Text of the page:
Dependency syndrome is so bad that even in some communities where people are blessed with immense resources such as land, they can’t acknowledge the value of these assets. Isn’t it shocking for a family collectively owning 100 acres of land to be suffering from starvation? With these assets, even if one had no capital, they could make use o these assets to their benefits. They could enter into short term joint venture with investors, where one party provides the land, and another party provides capital. Sensitizing locals to become aware of these opportunities  is a far much sustainable approach for empowering our farmers rather than handouts.

Looking at the way poor folks cheer corrupt politicians who are responsible for these massive failures, you momentarily realize that the mindset ought to be the starting point of any effective poverty alleviation programme. Above all else, besides the much needed government intervention, we should create an atmosphere where every individual feels duty bound to fight poverty in his/her own homestead.

 

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The Need for new New Approaches for Countering Violent Extremism

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By all indications, the heightened global war on terror that was launched in the immediate aftermath of September 11 should have dealt a final blow and degraded terrorists’s capacity to orchestrate acts of terror around the world. Paradoxically, the threats posed by terrorist hasn’t subsided. In any case, there has been increased terror attacks in France, Unite Kingdom turkey.

If anything, the offensive counter-terrorism has instead greatly destabilized governments in middle east. It is this destabilized nations that terrorists are using as havens for training.

Far from operating as shadowy outfits, terrorist organisations such as ISIS strengthened their organisations with the capability to dislodge government forces in Iraq and Syria.

The glaring feature of the war on terror is that it has largely focused on military interventions. Little else has been towards expenditure the frontiers of this war on terror through other strategies. In fact, there is considering evidence suggestive of the fact that military approaches has instead boosted terrorists recruitment drive.

Consequently, after over 15 years of “going after terrorists”, the failure of  these high-budget war on terror paints a clear picture of a war whose staggering costs have so far proven to outweigh the benefits. In reality the terrorism threat is too small to justify
either the existing strategy or more military intervention.

When African liberators metamorphosed into shameless autocrats and looters of state resources

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A liberation movement used to be that superfluous, high-sounding tag that gave so much aura of legitimacy to any rebel leader who fashioned himself as a commander of an armed struggle. With benefit of hindsight, it turns out most of such organizations were actually a bunch of fortune hunters who simply took advantage of the prevailing socials injustices to seek power for their own self aggrandizement.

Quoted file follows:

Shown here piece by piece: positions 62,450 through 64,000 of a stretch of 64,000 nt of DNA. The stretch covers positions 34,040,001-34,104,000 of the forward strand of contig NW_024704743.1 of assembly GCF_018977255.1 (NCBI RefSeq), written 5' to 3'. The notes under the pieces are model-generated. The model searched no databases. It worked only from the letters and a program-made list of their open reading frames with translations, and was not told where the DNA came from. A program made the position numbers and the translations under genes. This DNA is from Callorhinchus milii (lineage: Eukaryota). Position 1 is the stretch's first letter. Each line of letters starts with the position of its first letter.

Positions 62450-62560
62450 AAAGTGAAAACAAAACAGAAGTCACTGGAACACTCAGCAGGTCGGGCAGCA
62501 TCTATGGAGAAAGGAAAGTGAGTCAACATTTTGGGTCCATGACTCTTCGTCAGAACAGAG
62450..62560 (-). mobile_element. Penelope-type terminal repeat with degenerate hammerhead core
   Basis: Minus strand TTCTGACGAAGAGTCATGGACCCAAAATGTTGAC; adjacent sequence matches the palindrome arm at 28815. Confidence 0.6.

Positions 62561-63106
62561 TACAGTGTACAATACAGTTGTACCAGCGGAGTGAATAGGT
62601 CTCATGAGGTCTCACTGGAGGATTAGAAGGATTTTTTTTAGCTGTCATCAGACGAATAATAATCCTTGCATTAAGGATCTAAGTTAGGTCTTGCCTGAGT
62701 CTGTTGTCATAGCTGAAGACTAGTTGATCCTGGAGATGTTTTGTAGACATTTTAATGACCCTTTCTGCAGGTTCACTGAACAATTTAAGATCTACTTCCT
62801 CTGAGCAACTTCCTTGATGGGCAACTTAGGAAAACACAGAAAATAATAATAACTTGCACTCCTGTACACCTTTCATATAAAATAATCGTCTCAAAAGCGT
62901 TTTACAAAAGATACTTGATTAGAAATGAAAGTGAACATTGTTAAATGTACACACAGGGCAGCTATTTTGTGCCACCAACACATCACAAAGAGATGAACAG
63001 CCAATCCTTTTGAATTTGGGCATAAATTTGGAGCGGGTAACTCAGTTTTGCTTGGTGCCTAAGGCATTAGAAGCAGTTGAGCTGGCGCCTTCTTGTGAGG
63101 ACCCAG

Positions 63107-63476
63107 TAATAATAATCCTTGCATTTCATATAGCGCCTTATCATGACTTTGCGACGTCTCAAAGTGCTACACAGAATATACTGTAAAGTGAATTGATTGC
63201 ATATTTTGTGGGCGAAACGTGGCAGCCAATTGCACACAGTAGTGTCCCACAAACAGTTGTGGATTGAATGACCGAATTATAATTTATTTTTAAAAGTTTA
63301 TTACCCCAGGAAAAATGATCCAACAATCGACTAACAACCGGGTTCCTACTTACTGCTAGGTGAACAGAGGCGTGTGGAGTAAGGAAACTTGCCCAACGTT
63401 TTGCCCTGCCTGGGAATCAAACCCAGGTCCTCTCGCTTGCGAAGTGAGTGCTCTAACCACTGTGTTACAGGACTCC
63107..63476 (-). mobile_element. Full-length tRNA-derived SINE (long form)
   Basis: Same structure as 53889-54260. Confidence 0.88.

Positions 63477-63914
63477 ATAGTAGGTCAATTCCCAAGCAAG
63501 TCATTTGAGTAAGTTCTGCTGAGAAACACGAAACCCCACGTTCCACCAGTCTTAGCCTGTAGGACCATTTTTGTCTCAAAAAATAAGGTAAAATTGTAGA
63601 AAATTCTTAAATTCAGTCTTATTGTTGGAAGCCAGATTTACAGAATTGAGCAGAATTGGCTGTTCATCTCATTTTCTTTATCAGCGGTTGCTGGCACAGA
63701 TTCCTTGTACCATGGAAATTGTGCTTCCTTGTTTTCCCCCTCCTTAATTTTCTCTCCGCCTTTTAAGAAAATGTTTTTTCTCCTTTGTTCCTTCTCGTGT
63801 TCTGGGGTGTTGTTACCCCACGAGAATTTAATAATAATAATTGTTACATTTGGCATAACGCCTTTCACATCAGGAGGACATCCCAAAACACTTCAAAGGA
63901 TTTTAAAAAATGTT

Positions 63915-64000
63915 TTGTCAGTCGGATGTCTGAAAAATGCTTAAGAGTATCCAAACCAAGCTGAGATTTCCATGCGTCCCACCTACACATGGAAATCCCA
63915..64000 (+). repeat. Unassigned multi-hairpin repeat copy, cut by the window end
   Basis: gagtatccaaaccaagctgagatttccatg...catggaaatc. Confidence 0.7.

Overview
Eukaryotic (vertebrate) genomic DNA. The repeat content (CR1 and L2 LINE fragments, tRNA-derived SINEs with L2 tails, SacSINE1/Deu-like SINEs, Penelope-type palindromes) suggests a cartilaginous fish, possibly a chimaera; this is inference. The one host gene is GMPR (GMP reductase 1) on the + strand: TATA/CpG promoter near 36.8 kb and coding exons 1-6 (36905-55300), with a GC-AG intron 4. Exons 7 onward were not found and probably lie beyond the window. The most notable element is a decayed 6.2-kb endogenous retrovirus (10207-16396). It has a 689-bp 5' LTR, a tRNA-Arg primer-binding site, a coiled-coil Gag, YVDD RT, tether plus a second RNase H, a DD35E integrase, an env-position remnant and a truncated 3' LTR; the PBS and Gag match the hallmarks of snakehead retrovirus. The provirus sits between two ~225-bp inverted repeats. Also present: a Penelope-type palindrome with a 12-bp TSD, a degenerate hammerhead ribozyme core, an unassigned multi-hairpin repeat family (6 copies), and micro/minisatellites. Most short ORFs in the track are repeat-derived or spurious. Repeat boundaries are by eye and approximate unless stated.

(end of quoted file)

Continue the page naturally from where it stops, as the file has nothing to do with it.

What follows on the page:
It’s worth probing whether a truly genuine liberator can metamorphose into fully blown kleptocrat that we have seen across Africa. Yet what we see across Africa is a continent that has been failed by it leaders. Outside of patriotic revolutionary leaders like Thomas Sankara, few liberation leaders can be labelled as being patriotic.
It’s becoming apparent that most African autocrats who rose to power from the auspices of revolutionary movements are purely preoccupied by keeping themselves in powers and enriching themselves at the expense of everyone else.

Huge sums of monies are committed to useless ventures such as developing and financing patronage networks. This is in spite of the pathetic state of delivery of social services. Most health care services in some of these Africa countries under the stewardship of revolutionary leaders are in wretched states. Instead of fixing these obviously serious problems, officials instead opt to fly themselves to expensive hospitals abroad. Ironically, the hefty costs associated with seeking medical services aboard is actually enough to improve healthcare conditions for all citizens.

Far from liberating their people as they once clamored,  this bunch is responsible for so much suffering and repression. Anti-corruption activists who raise voices against excesses are promptly arrested as corrupt cronies are promoted to sensitive positions.

After receiving lots of money as aid from bilateral donors and well as international development organisation, no much gains has been registered. This is largely because much of this aid money is embezzled by the corrupt political.  It is this monies that they bank in tax havens such as Switzerland and Luxembourg.

While they pretend to be wooing prate investors, the thieves are keeping their loot in other countries. Lots of monies that should be changing lives are kept idle.

It is quite shameful that basic things such as clean water, education are still distant dreams for many Africans.

With this highly disappointing leadership of liberators,  the need for change shouldn’t in itself drive African masses into blindly supporting anyone who promises change. Instead the main focus should be on building credible institutions. With great institutions, a lot of transformations can take place regardless of who is in power.  This institutions can also provide checks and balances.